In order to better understand the invention, the operation of the system in responding to a virtual address is now considered. Presuming that the computer has just been turned on, the general process in so far as this invention is concerned is that the operating system is placed in main memory, and the supervisor portion of the operating system sets up the page tables and then turns over the memory control functions to the memory management unit. At this point, nothing has been placed in the caches or in the translation lookaside buffer 10. When the first virtual address is presented to the translation lookaside buffer 10 for comparison, the appropriate bits of the virtual address are compared to the bits stored in the context tag 12C and virtual tag 12B fields in portion 12. There being no addresses stored therein initially, a cache miss will be signalled.
In the case of a virtual address generated by the input/output memory management unit, a miss causes a base address to be generated using a value stored in an Ibar register 29. The address pointed to is the base address of a single page table which is unique to input/output addressing. An input/output control register of the input/output memory management unit contains a field telling how large the page of the input/output page table is. From this size, the number of low order virtual address bits required to select the entry position is determined. These low order bits and the base address in the register 29 are combined using the multiplexor 21, and a physical address for the input/output virtual address is found in the input/output page table. This value and the virtual address causing its generation are stored in the translation lookaside buffer 10 so that when the virtual address is next indicated, the physical address is immediately available.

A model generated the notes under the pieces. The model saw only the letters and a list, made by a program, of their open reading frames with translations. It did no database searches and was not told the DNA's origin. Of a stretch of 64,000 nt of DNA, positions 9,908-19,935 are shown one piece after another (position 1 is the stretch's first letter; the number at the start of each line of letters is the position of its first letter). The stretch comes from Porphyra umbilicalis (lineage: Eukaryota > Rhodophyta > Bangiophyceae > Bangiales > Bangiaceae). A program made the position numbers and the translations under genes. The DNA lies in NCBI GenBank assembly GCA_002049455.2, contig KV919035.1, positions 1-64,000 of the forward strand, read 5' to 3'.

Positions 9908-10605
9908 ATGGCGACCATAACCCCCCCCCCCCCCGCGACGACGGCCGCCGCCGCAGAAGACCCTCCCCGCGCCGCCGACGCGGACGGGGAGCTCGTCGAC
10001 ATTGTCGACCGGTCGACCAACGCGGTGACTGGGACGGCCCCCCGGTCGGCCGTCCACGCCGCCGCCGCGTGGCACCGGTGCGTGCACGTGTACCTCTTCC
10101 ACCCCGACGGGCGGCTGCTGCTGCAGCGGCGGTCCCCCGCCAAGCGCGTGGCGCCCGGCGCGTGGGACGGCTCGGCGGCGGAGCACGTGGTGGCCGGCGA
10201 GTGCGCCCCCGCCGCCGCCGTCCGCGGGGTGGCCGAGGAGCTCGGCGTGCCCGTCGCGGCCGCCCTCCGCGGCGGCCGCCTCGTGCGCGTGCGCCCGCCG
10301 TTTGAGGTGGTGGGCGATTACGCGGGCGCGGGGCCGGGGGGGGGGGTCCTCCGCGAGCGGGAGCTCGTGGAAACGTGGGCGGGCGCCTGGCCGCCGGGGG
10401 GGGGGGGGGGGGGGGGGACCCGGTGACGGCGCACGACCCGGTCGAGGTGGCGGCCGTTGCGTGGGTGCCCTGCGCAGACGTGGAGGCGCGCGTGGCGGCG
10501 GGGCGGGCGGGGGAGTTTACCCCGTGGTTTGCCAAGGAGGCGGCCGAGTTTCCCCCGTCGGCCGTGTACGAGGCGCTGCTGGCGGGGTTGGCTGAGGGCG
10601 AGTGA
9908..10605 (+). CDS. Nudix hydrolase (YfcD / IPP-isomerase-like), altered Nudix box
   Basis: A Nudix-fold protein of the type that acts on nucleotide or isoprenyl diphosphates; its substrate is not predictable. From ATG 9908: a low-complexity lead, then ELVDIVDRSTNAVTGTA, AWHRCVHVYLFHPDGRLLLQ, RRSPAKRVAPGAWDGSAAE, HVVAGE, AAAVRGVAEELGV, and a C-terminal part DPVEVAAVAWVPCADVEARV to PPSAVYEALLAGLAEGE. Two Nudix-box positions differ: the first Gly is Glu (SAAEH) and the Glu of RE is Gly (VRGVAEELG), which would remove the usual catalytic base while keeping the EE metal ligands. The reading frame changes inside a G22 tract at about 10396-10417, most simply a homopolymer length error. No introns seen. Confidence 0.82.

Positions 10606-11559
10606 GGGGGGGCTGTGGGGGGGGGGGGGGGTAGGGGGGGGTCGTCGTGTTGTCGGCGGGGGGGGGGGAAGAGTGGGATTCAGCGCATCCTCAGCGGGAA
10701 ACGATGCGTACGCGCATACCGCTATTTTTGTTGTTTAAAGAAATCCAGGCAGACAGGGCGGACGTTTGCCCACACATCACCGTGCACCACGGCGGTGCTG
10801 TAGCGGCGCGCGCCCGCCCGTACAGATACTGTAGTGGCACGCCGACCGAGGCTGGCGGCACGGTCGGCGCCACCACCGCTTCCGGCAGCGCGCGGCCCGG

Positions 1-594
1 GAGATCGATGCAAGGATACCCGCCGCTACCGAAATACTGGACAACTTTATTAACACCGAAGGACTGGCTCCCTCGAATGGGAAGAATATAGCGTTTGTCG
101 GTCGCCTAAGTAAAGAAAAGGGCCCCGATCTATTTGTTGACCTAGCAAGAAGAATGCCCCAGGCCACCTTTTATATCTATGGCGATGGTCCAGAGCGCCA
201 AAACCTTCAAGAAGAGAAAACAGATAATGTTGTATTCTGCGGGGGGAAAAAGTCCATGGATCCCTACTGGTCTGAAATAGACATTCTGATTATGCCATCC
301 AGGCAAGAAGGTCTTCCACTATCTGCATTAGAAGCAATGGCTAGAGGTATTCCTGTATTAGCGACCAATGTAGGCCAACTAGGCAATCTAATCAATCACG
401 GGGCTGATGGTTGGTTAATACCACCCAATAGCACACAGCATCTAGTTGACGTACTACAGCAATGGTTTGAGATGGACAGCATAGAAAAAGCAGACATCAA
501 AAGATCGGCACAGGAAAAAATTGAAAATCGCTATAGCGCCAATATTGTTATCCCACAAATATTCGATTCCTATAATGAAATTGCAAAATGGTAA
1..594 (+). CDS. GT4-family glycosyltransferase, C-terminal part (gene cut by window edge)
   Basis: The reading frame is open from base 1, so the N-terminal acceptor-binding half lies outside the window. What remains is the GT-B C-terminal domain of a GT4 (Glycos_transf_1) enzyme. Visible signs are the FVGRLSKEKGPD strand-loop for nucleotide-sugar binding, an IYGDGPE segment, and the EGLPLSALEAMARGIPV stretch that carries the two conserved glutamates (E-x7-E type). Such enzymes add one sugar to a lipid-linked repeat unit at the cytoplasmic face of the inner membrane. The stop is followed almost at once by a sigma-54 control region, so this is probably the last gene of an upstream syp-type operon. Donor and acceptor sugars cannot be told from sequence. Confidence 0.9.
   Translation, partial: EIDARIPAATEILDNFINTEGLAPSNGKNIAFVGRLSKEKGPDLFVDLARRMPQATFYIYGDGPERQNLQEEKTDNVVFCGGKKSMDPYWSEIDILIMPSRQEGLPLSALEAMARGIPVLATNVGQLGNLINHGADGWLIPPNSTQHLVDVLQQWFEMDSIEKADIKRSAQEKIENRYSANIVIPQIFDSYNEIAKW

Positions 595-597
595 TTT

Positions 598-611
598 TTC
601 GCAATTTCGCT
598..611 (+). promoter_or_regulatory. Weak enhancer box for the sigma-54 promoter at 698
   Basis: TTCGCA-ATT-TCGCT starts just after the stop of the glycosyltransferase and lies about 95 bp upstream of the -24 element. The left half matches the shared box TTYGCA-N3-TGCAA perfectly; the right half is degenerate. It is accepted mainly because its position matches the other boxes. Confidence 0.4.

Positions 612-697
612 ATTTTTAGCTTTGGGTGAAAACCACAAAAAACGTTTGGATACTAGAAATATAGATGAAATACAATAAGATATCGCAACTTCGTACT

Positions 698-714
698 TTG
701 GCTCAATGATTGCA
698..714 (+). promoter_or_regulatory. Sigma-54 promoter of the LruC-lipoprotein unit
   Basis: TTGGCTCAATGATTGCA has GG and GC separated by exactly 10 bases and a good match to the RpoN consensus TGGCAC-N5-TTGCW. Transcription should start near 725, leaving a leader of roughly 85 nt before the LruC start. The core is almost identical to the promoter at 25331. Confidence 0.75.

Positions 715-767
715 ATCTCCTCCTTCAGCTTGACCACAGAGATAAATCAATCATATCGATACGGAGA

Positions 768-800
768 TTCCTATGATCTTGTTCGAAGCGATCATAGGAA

If the virtual address which caused the translation lookaside buffer miss is the address of an instruction or data, on the other hand, this causes a base address to be generated by the combination of a base page address stored in a context table pointer register (CTPR) 25 and six lower order bits stored in a context register (CXR) 19. This base address points to a word in the lowest level table of the page tables used for all addressing other than input/output. For instructions and data, this base level table is allowed to hold only page table pointers because the page size available at this level encompasses the entire virtual memory. Were this level to hold a page table entry (i.e., a physical address of the information sought), then the mapping would be direct from physical memory to virtual memory (each physical address would be indicated by only a single unique virtual address); and there would be no reason to have a virtual memory at all. In fact, apart from the present invention, a mode bit is provided by software in a control register which effectively bypasses translation and allows the system to set virtual memory to equal physical memory.